respected panel of judges.  Please join us in congratulating our first place winners, Brian Fu and Brian Lee from Team Sepulveda for their project titled “Shape and Location Optimization of Electrodes on Terfenol-D Memory Devices” and our second place winner, Alexandria Will-Cole from Team Chang, for her project titled “Integration of Dielectrics into Multilayer Ferromagnetic Thin Films for Enhanced Eddy Current Control”.  Overall, the summer of 2015 turned out to be a great experience where both program participants and mentors gained valuable skills and established long-lasting relationships.

Dominic Labanowski Elected as New Student Leadership Council President

Dominic Labanowski is a 4th year Ph.D. student at UC Berkeley under Professor Sayeef Salahuddin.  He is currently an active participant of the 2-D Thrust with research focusing on investigating magnetoelastic coupling near ferromagnetic resonance to understand how this interaction can best be used to improve the performance of the multiferroic antenna.

Dominic served as the vice-president of the TANMS Student Leadership Council (SLC) for the last two years and has made significant contributions to the drafting of the bylaws and implementation of procedures that ensure that the SLC is able to best represent the needs of the TANMS student body in a transparent and consistent fashion. Congratulations to Dominic for joining the TANMS Leadership Team as the new SLC president for 2015-16.

TANMS Postdoctoral Researcher Takes Flight 

Dr. Phuong Vu Ong, postdoctoral researcher under TANMS faculty, Professor Nicholas Kioussis at California State University, Northridge, has been hired by Pacific Northwest National Laboratory as a postdoctoral research associate.  Currently, his research focuses on exploring and understanding novel functionalities of complex materials for sustainable energy such as high ionic conduction and catalysis.  

Dr. Ong was an active participant of the 1-D Memory Thrust.  Overall, his research interest is simulation of materials at different scales from atom to continuum to provide guidelines for experiments and applications.  The research strategy is to combine predictive capability of quantum mechanical laws and power of high-performance computing for material discovery.

Shauna Robbennolt to Represent TANMS ERC at the 2015 Lynn Preston Perfect Pitch Competition!

The 2015 Lynn Preston Perfect Pitch Competition is a national event that brings together students across all 17 current NSF Engineering Research Centers.  The objective is simple, each student presents a single slide and delivers a 90-second “elevator pitch” that answers three questions – what real-life problem their research addressed, how they solved it in a unique way, and what impact it would have for society and in achieving their Center’s mission.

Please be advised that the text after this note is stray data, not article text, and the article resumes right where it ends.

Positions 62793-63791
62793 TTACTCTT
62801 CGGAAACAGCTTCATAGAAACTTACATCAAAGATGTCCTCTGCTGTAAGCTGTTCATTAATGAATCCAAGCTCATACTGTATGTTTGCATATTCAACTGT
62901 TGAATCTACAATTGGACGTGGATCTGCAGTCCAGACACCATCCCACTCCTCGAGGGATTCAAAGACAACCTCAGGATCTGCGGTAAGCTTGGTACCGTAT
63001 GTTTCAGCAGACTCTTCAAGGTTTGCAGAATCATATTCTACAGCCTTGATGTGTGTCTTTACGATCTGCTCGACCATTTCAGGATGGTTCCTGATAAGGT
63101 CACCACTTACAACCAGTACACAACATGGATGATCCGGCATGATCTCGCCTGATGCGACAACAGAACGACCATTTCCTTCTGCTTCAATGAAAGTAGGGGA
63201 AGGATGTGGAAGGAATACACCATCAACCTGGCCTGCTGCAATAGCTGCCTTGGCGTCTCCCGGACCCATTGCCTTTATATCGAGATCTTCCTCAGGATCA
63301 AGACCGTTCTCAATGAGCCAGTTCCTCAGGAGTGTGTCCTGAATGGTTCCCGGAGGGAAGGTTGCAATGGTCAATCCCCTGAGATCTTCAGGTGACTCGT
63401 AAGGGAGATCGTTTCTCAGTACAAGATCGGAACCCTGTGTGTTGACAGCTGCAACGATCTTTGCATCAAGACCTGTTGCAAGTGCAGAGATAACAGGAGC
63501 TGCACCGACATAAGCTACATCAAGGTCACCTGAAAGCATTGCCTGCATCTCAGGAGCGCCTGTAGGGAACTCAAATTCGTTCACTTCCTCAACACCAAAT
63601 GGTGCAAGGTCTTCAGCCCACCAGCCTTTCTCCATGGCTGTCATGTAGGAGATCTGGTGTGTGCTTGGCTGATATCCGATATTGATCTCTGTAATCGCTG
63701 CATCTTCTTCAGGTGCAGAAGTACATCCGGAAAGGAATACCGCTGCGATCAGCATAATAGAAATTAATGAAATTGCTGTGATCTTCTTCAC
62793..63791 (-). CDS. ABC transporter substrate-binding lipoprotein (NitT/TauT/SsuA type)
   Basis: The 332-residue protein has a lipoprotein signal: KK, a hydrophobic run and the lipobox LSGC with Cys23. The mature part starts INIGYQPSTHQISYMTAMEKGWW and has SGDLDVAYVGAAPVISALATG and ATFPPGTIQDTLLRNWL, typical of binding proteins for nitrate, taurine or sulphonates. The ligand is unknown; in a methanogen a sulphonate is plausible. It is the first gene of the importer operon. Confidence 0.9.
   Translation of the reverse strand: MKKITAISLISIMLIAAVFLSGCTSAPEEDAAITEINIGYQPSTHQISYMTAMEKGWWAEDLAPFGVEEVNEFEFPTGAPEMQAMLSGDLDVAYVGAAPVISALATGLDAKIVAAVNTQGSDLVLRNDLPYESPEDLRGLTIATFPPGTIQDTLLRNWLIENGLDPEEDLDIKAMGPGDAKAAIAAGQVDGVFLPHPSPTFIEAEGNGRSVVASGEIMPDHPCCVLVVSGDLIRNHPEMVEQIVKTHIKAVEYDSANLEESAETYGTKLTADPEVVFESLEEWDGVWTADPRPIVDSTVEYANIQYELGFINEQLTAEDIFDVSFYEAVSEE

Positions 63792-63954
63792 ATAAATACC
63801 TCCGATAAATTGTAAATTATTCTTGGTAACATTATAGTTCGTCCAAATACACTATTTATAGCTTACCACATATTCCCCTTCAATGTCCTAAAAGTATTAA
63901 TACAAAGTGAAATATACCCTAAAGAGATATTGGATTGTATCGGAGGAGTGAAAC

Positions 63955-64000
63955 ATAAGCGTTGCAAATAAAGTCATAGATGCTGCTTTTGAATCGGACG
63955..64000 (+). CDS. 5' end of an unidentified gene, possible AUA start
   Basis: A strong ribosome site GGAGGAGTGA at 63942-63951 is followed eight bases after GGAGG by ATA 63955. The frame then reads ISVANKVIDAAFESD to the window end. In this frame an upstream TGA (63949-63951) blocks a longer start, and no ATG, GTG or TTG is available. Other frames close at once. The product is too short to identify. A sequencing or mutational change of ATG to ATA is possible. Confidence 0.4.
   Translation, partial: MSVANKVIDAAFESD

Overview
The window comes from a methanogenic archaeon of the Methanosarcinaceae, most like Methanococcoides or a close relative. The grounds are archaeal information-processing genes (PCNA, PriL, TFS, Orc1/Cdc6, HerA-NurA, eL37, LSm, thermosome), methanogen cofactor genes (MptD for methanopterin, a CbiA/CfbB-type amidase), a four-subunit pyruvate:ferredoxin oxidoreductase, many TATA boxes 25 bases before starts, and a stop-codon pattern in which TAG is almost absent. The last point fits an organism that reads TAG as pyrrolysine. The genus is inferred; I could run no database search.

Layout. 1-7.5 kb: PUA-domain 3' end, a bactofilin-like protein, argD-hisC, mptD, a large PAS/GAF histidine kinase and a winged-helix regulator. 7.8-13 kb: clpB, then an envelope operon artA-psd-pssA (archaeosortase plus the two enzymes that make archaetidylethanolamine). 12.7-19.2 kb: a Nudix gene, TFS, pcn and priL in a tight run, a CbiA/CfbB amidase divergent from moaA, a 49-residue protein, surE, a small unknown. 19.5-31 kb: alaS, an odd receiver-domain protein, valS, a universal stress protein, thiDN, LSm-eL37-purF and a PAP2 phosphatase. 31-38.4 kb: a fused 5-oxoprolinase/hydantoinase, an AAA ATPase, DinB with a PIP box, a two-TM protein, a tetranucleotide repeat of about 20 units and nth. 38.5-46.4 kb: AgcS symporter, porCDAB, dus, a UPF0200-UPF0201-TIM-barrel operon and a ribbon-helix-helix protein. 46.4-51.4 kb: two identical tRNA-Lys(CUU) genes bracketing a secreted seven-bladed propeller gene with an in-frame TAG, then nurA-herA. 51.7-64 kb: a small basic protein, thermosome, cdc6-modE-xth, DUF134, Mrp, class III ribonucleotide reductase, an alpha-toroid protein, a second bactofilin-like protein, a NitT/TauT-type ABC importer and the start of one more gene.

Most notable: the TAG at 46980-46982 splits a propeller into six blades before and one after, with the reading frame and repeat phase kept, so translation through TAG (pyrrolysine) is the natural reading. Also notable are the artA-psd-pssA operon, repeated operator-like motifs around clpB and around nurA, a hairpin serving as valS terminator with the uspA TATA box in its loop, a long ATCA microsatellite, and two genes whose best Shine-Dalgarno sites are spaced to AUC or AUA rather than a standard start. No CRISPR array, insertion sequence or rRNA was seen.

On October 18th, 19 TANMS students from across all TANMS partner institutions competed in front of a panel of guest judges – Dan Akiu from GroupHI, Scott Davis from UCLA Office of Intellectual Property, Shiv Joshi from Nextgen Aeronautics, Bill Goodin from UCLA EE Industry Relations, and Azar Nazeri from UCLA Institute for Technology Advancement.  The students’ ideas ranged from creating technology that will prevent oil spills, to nanoscale revolutionary medical devices, to solutions that will counter the effects of heat waves, to unprecedented applications of antennas, and many others.  The scores were close, but in the end, Shauna Robbennolt, from Professor Sarah Tolbert’s lab won the competition with her idea of changing the future of computing with the magnetoelectric memory, a device that would be 10,000x more energy efficient than what is currently available on the market. 

Shauna Robbennolt graduated in 2011 with a B.S. in Chemistry from the University of Texas at Dallas and is currently pursuing a Ph.D. in Inorganic Chemistry from the University of California, Los Angeles. Her thesis research focuses on the synthesis and characterization of magnetic nanomaterials with a particular emphasis on tailoring material properties to various applications. In addition to her scientific pursuits, she is also interested in areas such as international relations, political science and economics. She has been a part of TANMS since its foundation and her experience with TANMS has shown her the power of an interdisciplinary approach to problem-solving.  Shauna will be representing TANMS ERC on October 28, 2016 in Washington D.C. to compete against 16 other students for the grand prize of $5,000.

Industry Highlights: Welcome to Our Newest IAB Members!

A warm welcome to Cummins Inc. and HGST Inc. for becoming the newest members of the TANMS Industrial Advisory Board.  We look forward to collaborating with the two companies and developing to a strong, long-lasting partnership!Cummins Inc., a global power leader, is a corporation of complementary business units that design, manufacture, distribute and service diesel and natural gas engines and related technologies, including fuel systems, controls, air handling, filtration, emission solutions and electrical power generation systems.

HGST innovates across a great breadth of data storage technologies to enable customized industry-leading solutions in the enterprise HDD SSD markets.  They are a global company with a worldwide R&D teams collaborating across ten sites in the U.S. and seven overseas, some of which have been providing HDD solutions for over 55 years. 

Congratulations to Inston!

Congratulations are in order for our IAB member INSTON, Inc.  INSTON was recently named a semi-finalist in Cisco System’s Innovation Grand Challenge.  They were one of 15 semi-finalists culled from more than 3,000 entries in over 100 countries!  We’re rooting for them to take 1st Place. 

TANMS Students Awarded Qualcomm Innovation Fellowship

A team of TANMS students, Zhi ‘Jackie’ Yao and Sidhant Tiwari, have been awarded the 2015 Qualcomm Innovation Fellowship for their proposal “Bulk Acoustic Wave Resonators for Antenna Applications through Multiferroic Coupling.” The proposal is for their joint effort towards realizing a multiferroic antenna mediated by bulk acoustic wave resonance. Out of 146 submitted proposals, 35 finalist teams were chosen to present their proposal to Qualcomm in San Diego. From the finalists, 8 winning teams were selected and awarded $100,000 for their projects.